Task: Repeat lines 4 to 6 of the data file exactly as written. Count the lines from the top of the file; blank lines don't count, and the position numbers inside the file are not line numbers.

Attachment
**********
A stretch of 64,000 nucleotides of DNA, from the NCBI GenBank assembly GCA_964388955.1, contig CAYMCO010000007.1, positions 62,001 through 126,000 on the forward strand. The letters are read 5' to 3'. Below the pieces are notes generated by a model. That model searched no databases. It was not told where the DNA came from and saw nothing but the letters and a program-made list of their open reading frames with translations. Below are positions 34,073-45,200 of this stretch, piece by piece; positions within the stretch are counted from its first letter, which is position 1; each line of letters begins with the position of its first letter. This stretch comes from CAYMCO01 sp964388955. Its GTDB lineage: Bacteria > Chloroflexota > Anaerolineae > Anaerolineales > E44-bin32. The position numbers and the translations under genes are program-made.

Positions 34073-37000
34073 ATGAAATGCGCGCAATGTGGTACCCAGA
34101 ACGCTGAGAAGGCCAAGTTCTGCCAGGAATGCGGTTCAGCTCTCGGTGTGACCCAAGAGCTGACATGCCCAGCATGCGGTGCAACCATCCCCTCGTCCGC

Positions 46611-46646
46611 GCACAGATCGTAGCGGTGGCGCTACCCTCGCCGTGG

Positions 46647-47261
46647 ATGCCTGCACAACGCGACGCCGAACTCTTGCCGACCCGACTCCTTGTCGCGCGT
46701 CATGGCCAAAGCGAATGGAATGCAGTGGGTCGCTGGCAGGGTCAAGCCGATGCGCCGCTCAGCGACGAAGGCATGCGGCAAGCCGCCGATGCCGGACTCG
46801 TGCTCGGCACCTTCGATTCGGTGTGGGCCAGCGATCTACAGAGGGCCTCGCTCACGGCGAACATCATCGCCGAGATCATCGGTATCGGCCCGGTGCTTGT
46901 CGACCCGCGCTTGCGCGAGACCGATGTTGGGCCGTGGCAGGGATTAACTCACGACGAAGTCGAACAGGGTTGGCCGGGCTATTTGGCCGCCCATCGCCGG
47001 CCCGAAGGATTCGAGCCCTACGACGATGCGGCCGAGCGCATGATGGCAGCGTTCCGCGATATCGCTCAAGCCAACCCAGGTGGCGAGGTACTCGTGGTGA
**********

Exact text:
34101 ACGCTGAGAAGGCCAAGTTCTGCCAGGAATGCGGTTCAGCTCTCGGTGTGACCCAAGAGCTGACATGCCCAGCATGCGGTGCAACCATCCCCTCGTCCGC

Positions 46611-46646
46611 GCACAGATCGTAGCGGTGGCGCTACCCTCGCCGTGG